That's the golden era when you get plenty of cuddles, and frequently hear that you're the prettiest, kindest, best mummy - or the strongest, bravest, greatest daddy - in the world.
You'll hold hands every time you walk down the street and you'll always get a kiss before school and another before bed.
But, as junior school beckons, you might just notice that things begin to change.
"My daughter had a special assembly last month and she told me that I was only allowed to come if I promised not to wear lipstick," says Becky, whose daughter is seven.
"I thought it was quite funny but I did as she asked. I don't want to be an embarrassing mum."
Louise, whose son is six, has been warned not to kiss him in public. "I feel quite sad that I'm not allowed to kiss him goodbye when we get to school," she says. "As soon as we get to the school gate he rushes off without giving me a backward glance. He's already asked when he can walk to school by himself."
And Ben, who bought a Vespa scooter for his 40th birthday, is gutted that his eight-year-old daughter Evie is too embarrassed to ride on the back of it - even though he bought her a funky pink helmet.
"She hates it when I drop her off at her friends' houses on the scooter," he says. "She's worried that they'll laugh at her."
We all know that there will surely come a day when we stop being the most fabulous, funny and amazing person in our child's life and start to become a bit, well, embarrassing - but that doesn't make it any less of a shock when it happens.
Not least because we can vividly remember being shown up by our own parents - and we vowed that we'd never put our own kids through the same horror.
But the irony is that the harder you try to be cool, the more likely you are to inadvertently humiliate your kids.
According to a recent survey by Specsavers, it's dads who are the worst offenders, with eight in ten 13-21 year-olds saying that they are embarrassed by their dad - usually because of his dodgy fashion sense and tendency to think he's cooler than he really is.
Try to be down with the kids at your peril. They'll stick their fingers in their ears if you dare to sing along to Radio 1 and will disown you if you consider any kind of public display like SingStar or, God forbid, karaoke.
Bust your best Lady Gaga moves on the dance floor and you might as well book them straight into therapy.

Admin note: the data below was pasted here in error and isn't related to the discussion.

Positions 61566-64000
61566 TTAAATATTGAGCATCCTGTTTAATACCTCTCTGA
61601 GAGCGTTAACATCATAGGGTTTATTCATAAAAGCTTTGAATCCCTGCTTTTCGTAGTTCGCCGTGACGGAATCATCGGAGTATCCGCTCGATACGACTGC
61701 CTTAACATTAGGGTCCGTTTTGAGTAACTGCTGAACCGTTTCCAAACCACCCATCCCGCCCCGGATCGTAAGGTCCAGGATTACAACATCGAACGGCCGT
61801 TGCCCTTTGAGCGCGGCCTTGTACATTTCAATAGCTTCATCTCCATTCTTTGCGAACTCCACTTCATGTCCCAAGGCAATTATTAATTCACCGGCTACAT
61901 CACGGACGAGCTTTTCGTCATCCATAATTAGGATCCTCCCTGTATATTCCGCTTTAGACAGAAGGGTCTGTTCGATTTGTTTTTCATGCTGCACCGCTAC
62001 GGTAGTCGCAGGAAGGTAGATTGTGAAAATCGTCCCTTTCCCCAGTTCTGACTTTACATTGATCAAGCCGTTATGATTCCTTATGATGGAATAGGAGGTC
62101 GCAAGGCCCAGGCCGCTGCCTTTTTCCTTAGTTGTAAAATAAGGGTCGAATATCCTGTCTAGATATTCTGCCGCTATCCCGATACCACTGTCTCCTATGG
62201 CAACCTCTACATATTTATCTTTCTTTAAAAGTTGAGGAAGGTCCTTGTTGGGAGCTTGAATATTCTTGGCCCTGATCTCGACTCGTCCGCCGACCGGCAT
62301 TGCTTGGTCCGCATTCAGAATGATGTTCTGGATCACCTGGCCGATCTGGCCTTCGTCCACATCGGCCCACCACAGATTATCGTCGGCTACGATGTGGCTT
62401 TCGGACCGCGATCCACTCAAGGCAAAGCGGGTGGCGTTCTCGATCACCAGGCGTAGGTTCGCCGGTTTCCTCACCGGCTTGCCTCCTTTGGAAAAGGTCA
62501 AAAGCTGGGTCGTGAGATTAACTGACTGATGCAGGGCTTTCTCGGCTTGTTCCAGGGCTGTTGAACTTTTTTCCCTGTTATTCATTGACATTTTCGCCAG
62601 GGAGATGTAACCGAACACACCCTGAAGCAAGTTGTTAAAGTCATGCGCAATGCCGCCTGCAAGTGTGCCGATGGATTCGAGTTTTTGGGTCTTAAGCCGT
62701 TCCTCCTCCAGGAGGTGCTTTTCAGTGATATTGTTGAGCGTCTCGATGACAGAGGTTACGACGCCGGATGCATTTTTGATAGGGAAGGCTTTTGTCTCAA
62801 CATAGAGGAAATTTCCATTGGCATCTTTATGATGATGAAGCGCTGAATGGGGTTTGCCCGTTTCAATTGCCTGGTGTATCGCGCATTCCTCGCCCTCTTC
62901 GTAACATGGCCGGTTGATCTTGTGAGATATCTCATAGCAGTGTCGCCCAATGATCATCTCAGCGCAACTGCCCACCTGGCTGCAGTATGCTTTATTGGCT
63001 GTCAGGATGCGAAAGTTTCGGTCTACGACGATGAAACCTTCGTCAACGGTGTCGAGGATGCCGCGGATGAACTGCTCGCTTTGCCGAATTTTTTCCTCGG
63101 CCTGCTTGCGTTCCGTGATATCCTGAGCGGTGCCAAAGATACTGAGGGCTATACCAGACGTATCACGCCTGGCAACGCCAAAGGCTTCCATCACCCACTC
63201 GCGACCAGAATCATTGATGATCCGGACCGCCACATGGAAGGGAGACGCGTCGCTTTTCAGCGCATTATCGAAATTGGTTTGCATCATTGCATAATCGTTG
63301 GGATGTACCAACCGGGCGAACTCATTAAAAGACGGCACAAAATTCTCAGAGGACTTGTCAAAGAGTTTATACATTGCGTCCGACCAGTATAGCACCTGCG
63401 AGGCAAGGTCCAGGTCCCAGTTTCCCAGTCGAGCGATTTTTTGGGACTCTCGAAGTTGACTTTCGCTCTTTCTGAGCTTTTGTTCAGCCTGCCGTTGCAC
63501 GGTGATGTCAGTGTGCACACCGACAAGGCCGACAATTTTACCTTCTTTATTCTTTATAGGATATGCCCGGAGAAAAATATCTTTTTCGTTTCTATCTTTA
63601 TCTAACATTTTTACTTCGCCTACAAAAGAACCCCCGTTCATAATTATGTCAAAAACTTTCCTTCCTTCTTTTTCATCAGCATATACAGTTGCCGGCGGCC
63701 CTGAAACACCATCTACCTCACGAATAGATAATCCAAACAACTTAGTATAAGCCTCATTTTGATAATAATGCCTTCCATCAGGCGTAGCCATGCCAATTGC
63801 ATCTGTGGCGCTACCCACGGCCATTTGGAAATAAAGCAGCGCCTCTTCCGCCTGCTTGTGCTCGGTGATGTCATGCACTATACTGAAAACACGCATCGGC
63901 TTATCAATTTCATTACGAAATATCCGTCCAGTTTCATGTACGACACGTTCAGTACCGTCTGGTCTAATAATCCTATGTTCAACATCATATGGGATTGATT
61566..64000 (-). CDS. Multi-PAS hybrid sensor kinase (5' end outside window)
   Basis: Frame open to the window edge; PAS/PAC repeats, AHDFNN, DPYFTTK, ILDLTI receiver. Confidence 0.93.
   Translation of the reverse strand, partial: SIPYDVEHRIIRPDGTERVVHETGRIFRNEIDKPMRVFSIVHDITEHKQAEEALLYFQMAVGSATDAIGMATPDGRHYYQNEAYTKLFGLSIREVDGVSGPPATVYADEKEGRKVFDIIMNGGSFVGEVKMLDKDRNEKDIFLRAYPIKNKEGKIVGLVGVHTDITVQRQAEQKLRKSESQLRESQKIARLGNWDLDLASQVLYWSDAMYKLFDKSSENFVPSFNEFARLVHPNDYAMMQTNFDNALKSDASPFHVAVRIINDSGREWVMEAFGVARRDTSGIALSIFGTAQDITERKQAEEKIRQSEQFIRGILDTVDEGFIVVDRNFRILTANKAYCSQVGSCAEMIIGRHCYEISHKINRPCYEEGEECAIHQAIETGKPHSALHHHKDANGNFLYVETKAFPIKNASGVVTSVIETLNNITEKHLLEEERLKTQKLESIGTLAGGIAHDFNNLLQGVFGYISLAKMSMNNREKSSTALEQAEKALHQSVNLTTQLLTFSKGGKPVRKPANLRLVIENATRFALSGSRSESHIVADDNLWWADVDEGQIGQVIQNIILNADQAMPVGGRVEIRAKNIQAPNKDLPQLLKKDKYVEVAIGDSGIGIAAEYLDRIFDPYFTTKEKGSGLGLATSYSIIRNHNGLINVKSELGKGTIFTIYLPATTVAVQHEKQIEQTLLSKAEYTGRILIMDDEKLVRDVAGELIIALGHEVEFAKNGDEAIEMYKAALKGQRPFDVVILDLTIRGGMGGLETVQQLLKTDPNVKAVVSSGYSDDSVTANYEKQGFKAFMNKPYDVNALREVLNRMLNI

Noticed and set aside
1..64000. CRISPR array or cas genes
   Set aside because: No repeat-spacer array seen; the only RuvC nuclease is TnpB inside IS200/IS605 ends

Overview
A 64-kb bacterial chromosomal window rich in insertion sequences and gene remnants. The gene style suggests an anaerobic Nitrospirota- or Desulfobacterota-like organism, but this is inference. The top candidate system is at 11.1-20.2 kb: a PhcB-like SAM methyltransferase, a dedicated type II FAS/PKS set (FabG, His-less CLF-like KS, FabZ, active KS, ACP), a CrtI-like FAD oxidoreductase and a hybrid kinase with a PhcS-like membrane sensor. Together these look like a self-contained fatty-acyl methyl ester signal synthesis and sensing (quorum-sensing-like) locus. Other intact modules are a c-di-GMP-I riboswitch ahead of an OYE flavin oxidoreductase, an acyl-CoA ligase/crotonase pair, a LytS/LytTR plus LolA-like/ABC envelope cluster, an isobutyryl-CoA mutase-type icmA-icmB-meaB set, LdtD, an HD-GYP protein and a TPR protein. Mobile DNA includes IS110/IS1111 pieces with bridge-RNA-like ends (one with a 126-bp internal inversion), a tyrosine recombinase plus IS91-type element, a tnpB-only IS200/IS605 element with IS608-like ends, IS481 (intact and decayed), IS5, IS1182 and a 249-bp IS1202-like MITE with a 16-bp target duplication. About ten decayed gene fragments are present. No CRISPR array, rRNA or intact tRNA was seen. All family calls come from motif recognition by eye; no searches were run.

So how do you cope with the crushing realisation that you've become an embarrassment to your kids?
"This reaches a peak during the transfer from primary to secondary school, although it usually starts a few years before that," says parenting and child behaviour expert Eileen Hayes, who is patron of Parenting UK.
"At this age, children are just beginning to develop a social identity and it really starts to matter what their friends think of them because they want to fit in.
It can be hard and upsetting for parents because it feels like a huge rejection, but it helps if you can understand that it's absolutely normal and happens to us all.
"As parents, we all want our children to be independent in the end, and this is part of that process."
And, as time goes on, you might just discover that embarrassing your kids is one of the more entertaining aspects of your job description.
"I still cringe when my dad sings along, loudly and tunelessly, whenever there is music playing in restaurants or shops," says Jane, who is 39. "He knows it embarrasses me so he does it on purpose."
You might even begin to realise that it can be very liberating when you stop worrying what other people think of you - and that's something that only happens with age.
"My mum takes great pleasure in telling my friends all about her prolapse," says Greta, 36.
"They look horrified as she tells them all the gory details, but she just doesn't care what anyone thinks. Excruciating as it is, I kind of admire her attitude. And she's actually done me favour: thanks to mum it takes a lot to embarrass me these days."
More on Parentdish: I'm an embarrassing parent - and proud of it
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